Volunteer for a workshop on "setting up your own buildbot/buildslave"?

Ryan Schmidt ryandesign at macports.org
Wed Nov 11 03:15:48 PST 2015

On Nov 10, 2015, at 7:26 AM, Mojca Miklavec wrote:

> But cxxstdlib is one of the most important variable that would be a
> prerequisite for allowing modern sofware to be built on older systems.
> I believe it would be worth adding it (even if we won't ever manage to
> get new buildslaves added to the official build system).

Let's proceed under the assumption that we can get new buildslaves for this.

> I assume that
> should be easy enough to add.

It would be easy enough to do, once we reach a decision on what, specifically, to do.

> A while back we were discussing about
> how to implement this. My suggestion would be to only add that on <
> 10.9 if libc++ is used. And to make things easier: unless it's a
> noarch port, always add it, even if the port doesn't link against
> libc++ explicitly. At the moment we don't have any procedure in place
> to aid with decision about whether or not "libc++" is needed in the
> filename, but we would like to start somewhere. For completeness one
> could add "libstdc++" if libstdc++ is needed on >= 10.9. This approach
> isn't 100% correct in all cases (in particular not in cases where g++
> from macports-gcc is used), but it will allow us to proceed and to fix
> more subtle problems later.

I like the idea of only adding a non-default cxxstdlib to the filename, since that would allow all the existing archives to continue to be valid. However if we were to switch to xz compression for archives, we might want to repackage everything that way, in which case it wouldn't matter.

I agree that since we don't have a mechanism for detecting C++ software, it would be simplest to add the tag to all archives, even though that will result in a rather large increase in disk usage on the packages servers. If the packages server were using some sort of advanced automatic deduplicating filesystem the impact might not be so large, since many ports would hopefully build identically, but I don't know what filesystems do that or if we're using one of them. I worry about increasing the disk space used, both for our current host Mac OS Forge as well as for the various voluntary mirror servers around the world, and it's also a consideration in the event that we might one day need to leave Mac OS Forge and have to find another place to house these mountains of data we're contemplating creating.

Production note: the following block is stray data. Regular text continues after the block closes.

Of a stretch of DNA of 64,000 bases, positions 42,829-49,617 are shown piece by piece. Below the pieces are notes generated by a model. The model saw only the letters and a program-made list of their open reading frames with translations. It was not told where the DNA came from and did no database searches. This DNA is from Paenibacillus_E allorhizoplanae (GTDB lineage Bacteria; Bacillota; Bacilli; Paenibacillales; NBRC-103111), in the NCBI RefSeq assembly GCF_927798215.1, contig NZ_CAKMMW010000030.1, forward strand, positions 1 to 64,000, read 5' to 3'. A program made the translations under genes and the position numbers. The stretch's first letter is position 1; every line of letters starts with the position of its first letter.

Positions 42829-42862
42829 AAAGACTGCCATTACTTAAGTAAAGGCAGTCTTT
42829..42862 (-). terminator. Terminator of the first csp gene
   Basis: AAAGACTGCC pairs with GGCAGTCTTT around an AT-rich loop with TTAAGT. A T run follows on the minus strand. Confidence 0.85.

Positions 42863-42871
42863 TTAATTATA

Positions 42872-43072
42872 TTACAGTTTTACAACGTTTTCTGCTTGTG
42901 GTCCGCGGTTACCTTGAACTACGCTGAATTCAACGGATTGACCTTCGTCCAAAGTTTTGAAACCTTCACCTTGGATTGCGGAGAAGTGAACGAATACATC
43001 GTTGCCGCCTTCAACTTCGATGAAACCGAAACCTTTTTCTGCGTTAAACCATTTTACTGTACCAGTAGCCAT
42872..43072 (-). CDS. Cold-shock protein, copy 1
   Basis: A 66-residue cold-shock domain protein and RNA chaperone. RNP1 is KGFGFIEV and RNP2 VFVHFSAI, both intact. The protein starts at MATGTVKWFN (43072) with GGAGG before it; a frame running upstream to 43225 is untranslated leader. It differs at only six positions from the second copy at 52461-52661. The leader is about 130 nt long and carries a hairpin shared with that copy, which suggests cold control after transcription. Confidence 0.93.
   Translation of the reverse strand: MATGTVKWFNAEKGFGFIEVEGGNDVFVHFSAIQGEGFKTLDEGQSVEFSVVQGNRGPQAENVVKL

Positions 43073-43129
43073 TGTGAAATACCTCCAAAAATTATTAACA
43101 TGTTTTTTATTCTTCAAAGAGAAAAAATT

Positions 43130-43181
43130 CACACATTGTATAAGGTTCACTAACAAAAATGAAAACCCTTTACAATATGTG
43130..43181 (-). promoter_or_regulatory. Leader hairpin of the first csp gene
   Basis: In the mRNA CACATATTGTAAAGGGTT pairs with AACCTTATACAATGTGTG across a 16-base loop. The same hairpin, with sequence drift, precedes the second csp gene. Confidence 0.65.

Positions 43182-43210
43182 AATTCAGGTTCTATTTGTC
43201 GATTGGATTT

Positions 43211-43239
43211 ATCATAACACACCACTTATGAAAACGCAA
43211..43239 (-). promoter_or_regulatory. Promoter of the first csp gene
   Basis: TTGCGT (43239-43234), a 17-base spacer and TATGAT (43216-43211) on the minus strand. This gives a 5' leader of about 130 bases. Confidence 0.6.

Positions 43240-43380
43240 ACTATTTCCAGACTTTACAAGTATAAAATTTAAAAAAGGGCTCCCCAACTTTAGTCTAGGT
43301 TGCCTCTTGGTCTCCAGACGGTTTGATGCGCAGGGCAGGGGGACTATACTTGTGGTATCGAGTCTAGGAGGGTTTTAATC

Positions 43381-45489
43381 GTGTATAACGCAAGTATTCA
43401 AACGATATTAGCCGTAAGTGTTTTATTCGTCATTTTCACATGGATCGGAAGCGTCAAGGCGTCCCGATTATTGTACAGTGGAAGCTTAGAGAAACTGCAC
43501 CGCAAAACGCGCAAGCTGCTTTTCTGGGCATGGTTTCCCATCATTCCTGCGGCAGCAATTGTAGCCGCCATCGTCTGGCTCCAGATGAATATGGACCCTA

Another option: It should be possible to write code to detect whether any files in a destroot use a C++ library, and if so, MacPorts could include the C++ library name in the archive filename, otherwise don't. At archive fetch time, MacPorts wouldn't know whether a port uses C++ or not, but it could try to fetch both filenames and use whichever one exists.

> Archive type is implicit (and I would still vote for trying to switch
> to xz one day).

I agree xz would be better because it is smaller.

I've previously assumed that since OS X does not include an xz executable, this would require us to bundle a copy of the xz executable with MacPorts, like we currently bundle Tcl 8.5. Since the xz executable is GPL-licensed, this might be a problem. If so, we could perhaps instead have MacPorts make direct use of the lzma library, which is in the public domain. That would be a change in how MacPorts works, however.

But I've now learned (or maybe I knew this before and forgot) that GNU tar and BSD tar both have built-in support for xz. The El Capitan version of tar supports this. We would need to see how far back this support goes. It was Mavericks when Apple removed GNU tar but I don't remember if they also had BSD tar before that. Wikipedia says BSD tar gained xz support in April 2009.

Looks like GNU tar does this by running the xz executable, but BSD tar uses libarchive, which uses liblzma. The libarchive port installs the bsdtar executable too. We might be able to have MacPorts use a bundled bsdtar/bzip2/libarchive/liblzma/zlib instead of the system's tar and compression utilities.

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